Natural Gas Uses

  • Gas is a vital part of the economy providing heat, electricity and raw materials.
  • Natural gas is a vital feedstock in the manufacturing sector.
  • Natural gas currently provides more than 84% of the heating needs and around 40% of the electricity generation.
  • Oil and natural gas provide the energy source or raw material to make a wide range of products and plastics.
  • Gas is also important for balancing out the increasing levels of intermittent and inflexible low carbon energy on the system.
  • Natural gas is also a key component in the manufacture of fertilisers.
  • The Haber-Bosch process uses natural gas to provide hydrogen, which is combined with nitrogen in air as part of the process to create ammonia. Ammonia is a vital ingredient for other nitrogen based fertilisers.

Why Are Gas Prices Rising in the UK?

A variety of factors over the past few weeks has led to gas and energy prices surging ahead of Christmas, the price of wholesale gas has surged by 250% since the beginning of the year. Since August this has further increased by 70%, according to figures from Oil & Gas UK.

There are many factors involved in the increased price of gas, one of which is the economy opening up from the pandemic, increasing demand for gas.

Furthermore, Europe is about to start entering winter, when gas demand will be highest, especially from countries such as the UK which overwhelmingly rely on gas to heat homes.

Other factors contributing to the price surge is supply from Russia recently drying up while demand in Asia is high, increasing the pressure on international markets.

In the UK, several gas platforms in the North Sea have closed to perform maintenance that was paused during the pandemic.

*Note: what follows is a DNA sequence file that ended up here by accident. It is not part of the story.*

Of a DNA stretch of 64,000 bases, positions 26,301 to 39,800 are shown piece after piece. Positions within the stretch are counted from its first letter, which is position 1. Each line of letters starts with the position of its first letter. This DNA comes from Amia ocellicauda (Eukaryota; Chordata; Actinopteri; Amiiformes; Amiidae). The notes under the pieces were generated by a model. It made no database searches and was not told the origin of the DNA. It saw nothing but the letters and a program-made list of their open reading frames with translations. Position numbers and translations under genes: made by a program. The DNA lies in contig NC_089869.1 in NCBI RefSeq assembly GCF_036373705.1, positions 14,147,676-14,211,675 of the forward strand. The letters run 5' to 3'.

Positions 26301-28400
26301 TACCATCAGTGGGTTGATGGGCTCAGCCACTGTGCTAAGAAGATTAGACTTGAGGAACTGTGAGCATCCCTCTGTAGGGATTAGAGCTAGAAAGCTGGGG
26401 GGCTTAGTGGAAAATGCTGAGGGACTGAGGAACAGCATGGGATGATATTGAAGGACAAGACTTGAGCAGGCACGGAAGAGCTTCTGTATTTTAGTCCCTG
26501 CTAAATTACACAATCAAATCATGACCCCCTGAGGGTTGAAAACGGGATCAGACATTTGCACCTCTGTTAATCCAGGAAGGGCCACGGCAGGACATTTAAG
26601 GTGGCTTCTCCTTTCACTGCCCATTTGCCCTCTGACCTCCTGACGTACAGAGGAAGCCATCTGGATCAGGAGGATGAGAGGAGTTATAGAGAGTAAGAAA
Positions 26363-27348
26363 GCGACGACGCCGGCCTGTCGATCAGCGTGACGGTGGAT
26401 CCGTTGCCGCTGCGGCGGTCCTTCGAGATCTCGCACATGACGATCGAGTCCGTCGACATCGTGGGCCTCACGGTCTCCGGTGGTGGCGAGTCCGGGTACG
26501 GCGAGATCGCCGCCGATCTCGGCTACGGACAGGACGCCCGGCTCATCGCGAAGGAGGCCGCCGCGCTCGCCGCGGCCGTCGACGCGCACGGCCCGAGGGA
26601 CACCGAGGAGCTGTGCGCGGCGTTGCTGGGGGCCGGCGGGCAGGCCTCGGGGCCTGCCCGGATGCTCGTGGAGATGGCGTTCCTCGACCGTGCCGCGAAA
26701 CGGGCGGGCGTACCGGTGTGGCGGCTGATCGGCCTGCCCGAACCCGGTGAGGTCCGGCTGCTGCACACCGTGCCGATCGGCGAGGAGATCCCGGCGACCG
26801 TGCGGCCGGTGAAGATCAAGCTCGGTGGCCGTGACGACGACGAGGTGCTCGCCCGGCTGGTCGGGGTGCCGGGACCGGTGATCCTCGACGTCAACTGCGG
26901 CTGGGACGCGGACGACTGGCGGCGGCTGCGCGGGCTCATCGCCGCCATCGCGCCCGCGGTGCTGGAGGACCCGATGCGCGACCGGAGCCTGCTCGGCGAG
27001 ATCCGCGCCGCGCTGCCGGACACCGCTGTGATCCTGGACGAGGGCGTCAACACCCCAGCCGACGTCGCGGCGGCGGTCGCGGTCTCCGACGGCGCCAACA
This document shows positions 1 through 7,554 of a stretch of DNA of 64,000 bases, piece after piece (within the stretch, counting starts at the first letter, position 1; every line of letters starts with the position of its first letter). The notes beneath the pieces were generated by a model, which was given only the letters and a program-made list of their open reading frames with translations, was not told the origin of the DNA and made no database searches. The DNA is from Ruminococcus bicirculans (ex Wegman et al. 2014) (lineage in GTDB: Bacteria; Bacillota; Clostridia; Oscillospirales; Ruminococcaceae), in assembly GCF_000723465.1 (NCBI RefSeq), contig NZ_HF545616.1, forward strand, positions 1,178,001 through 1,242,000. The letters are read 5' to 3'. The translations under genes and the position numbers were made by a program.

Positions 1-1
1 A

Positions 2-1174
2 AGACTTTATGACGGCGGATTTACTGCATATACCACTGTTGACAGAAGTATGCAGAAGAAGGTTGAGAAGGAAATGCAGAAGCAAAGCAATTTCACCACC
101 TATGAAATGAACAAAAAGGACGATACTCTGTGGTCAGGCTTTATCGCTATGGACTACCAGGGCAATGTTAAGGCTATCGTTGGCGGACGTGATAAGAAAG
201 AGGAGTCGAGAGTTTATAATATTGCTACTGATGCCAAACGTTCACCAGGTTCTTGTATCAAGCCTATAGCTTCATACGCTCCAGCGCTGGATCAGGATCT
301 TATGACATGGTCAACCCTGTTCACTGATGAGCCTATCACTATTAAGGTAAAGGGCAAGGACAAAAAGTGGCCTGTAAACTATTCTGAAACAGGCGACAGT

Where Does UK Gas Come From?       

The UK has been a big producer of gas since the mid-1960s, but output has fallen since 2000 and usage continues to rise. The UK now imports more than half its gas – much of it from Norway, and a considerable amount from the Netherlands and Belgium.

Liquid natural gas (LNG), transported by ship from the likes of Qatar, has been increasingly in demand in the UK, but there is competition for supplies from the likes China.

Russia has been accused of restricting supply for political reasons (It wants to build a controversial pipeline across the Baltic Sea). But this would probably not have a big effect on the UK as it supplies less than 5% of its gas.

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The UK Imports Two-Thirds of its Natural Gas

Russia Accused of Rigging Gas Prices to Undermine Britain’s Economic Recovery

State-owned Gazprom accused of market manipulation, which threatens to plunge UK food supply chain into chaos

Russia state-owned energy corporation, which runs this oilfield in the Republic of Tatarstan, has been accused of “Deliberate market manipulation”

Russia has been accused of increasing gas prices in a bid to undermine British and EU economies

US blames Russia for manipulating Europe gas prices, Moscow retorts the EU messed it up

A group of more than 40 members of the European Parliament has written a letter accusing Russia’s Gazprom of manipulating gas prices.

They see a diminishing flow of Russian gas through Ukraine as an attempt by Moscow to force Germany to approve activation of a newly completed gas pipeline through the Baltic Sea, Nord Stream 2. Gazprom denies the accusation. IEA says Russia could do more to supply Europe with gas.

The International Energy Agency (IEA) said on Tuesday (21 September) Russia could do more to help alleviate gas supply issues in Europe which have driven prices up to record highs over the past month.

While the EU is struggling, the situation is far worse in former EU member Britain, where wholesale energy prices are outstripping even those soaring in the rest of Europe.

The United States is also seeing an increase in energy prices, but is largely shielded because of gas production from its shale fields.